— Lisa Jameson, Teacher at Wellton Elementary

The State of Technology at Wellton Elementary

For many school districts, technology used to be an afterthought, or a special treat. But Principal Taylor has witnessed technology tunnel to the forefront of her students’ lives and helped her school in the effort to become a 1:1 (student to device) community. “It’s not like when we were students and, you know, ‘Yes! We got a computer class this semester.’ This is their life.”

The longer we prolonged having (technology as) part of their educational and academic life—which is the majority of their time during the year—I think we felt like we were holding them back. So having added that in, to me, is just important.

— Principal Tammy Taylor

This initiative also helped Principal Taylor to extend a helping hand where her teacher’s didn’t have bandwidth. “We are short-staffed to be perfectly honest. So our ideas, we have incorporated this year some online tutoring.” Eighth graders that are eligible can take algebra online, which frees up the math teacher to work more closely with students still approaching that level.

Advice for Other Schools Implementing 1:1 Technology

As the principal at a 1:1 school, Taylor understands that implementing a new tech initiative can be scary. But first and foremost, it’s important to remember that everyone learns at a different rate. “Baby steps. Start with one program and get them to where they’re competent and then you can add another one. Even our most reluctant teachers have slowly started to use it more and more in the classroom.”

For administrators that are hesitant to embrace technology, Principal Taylor recommends leaning on the people and resources in your community as mentors. She notes that kids are often more likely to listen to other kids than to a teacher.

Just find those teachers and students that have those strengths, and use their strength. Having the older kids who know how to do it go in and show the little ones can take some of the pressure off the teacher trying to figure it out all on their own.

Whereas the teachers may be reluctant to use tablets and other devices as part of their instruction, the students themselves often feel right at home. “We had the 7th graders go in and help the kindergarteners learn how to log into the program and show the teachers how, for about two months.” By encouraging collaboration and relying on the students to step up for their community, Principal Taylor enjoyed a much smoother transition to using tablets in grade K. “By that time the kids could get in on their own. And the teachers were less worried about spending time with log in.”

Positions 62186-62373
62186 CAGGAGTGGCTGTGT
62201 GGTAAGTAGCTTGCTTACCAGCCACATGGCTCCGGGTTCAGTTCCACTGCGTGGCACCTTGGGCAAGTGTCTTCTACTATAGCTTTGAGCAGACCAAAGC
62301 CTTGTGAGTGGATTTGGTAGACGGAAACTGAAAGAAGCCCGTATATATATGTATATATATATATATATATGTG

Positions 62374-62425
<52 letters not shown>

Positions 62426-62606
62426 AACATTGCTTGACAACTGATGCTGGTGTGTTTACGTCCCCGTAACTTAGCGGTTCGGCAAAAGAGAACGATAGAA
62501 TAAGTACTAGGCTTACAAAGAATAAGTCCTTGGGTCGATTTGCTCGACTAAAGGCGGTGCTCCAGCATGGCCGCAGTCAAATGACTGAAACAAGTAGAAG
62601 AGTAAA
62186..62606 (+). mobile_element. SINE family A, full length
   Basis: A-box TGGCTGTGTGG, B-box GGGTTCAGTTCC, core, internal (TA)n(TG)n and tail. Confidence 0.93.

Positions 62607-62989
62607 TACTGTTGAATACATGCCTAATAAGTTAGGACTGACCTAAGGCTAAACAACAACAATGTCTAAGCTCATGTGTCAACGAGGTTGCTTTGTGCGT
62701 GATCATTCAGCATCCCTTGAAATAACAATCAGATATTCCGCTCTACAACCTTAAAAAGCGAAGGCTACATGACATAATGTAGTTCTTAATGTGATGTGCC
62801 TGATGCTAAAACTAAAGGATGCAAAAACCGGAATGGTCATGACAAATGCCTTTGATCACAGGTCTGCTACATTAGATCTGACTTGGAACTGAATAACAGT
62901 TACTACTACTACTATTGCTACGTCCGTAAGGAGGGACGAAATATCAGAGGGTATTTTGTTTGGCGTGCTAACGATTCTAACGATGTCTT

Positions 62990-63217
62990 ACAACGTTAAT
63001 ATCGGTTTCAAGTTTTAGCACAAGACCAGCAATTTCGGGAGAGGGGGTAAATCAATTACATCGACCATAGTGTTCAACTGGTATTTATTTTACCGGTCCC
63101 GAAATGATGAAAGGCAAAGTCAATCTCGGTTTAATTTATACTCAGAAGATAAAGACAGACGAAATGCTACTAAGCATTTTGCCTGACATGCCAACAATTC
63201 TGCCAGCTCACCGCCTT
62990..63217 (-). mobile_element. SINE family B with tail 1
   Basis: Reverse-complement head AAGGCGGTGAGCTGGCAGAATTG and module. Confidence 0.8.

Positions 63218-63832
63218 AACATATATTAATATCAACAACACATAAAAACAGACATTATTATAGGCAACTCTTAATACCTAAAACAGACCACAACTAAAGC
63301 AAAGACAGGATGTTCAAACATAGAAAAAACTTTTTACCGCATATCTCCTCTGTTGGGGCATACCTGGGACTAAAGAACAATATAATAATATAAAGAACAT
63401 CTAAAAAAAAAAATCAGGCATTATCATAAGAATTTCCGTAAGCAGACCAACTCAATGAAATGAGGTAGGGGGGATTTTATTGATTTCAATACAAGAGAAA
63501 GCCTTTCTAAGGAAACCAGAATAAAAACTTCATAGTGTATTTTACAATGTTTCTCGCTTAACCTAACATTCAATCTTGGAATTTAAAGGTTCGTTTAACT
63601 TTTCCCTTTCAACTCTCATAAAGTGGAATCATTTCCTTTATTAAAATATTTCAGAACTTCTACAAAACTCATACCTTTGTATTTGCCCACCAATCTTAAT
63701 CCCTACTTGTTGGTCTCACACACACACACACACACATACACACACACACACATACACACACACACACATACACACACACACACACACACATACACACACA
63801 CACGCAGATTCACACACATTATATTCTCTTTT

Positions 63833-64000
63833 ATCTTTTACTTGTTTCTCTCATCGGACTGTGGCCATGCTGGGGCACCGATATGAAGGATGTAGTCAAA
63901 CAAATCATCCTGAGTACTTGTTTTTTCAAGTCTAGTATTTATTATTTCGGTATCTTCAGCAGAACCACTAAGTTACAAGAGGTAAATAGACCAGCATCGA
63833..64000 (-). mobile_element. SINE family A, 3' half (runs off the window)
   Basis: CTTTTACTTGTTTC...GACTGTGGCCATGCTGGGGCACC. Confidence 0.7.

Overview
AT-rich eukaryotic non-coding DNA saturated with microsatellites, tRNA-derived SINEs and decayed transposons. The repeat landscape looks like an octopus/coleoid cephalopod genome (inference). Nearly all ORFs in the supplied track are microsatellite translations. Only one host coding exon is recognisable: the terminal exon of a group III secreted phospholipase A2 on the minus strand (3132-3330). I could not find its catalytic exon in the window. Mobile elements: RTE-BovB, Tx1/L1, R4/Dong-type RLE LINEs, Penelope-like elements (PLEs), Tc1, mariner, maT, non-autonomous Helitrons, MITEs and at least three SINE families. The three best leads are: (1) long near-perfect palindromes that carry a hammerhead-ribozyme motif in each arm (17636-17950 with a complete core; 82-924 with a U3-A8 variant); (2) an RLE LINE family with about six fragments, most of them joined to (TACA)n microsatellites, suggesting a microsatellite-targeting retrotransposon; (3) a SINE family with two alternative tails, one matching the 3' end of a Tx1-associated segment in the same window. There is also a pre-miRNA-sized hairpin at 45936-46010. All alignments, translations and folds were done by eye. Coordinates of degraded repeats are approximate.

This anecdote emphasizes the dual intent of technology at Wellton Elementary. Principal Taylor understands that it can be used to enhance the classroom experience in different ways. “At the primary level, it needs to be there to help support and help fill in the gaps of our students. In the intermediate, we have it to help and improve their comprehension and understanding of the subject areas, as well as knowing that our state testing is done on the computer.

All in all, what makes Mrs. Taylor such a sensational leader is her ability to pinpoint and rely on the individual strengths of people in her community. “The kids are why we’re here the most. The adults, we help guide them, but you have to trust them to do their job and that’s what I do. I trust them to do their job.

Recap: What Makes a Star School Leader?

Great school leaders empower their teachers. What teachers do is one of the most difficult, and often thankless jobs. And while we all agree that teachers are the true heroes of every school system, it takes a special kind of leader to enable their teachers with the right support to focus on the important things. Like teaching.

The Star School Leader rubric stands on three pillars, hanging from one common theme:

  1.  Empowering others by setting a positive attitude, culture, and environment.
  2.  Empowering others with the right use of technology as a means and not an end. 
  3.  Empowering others through supportive coaching and access to professional development. 

To read about the rest of the Star School Leaders, visit our recipient announcement page.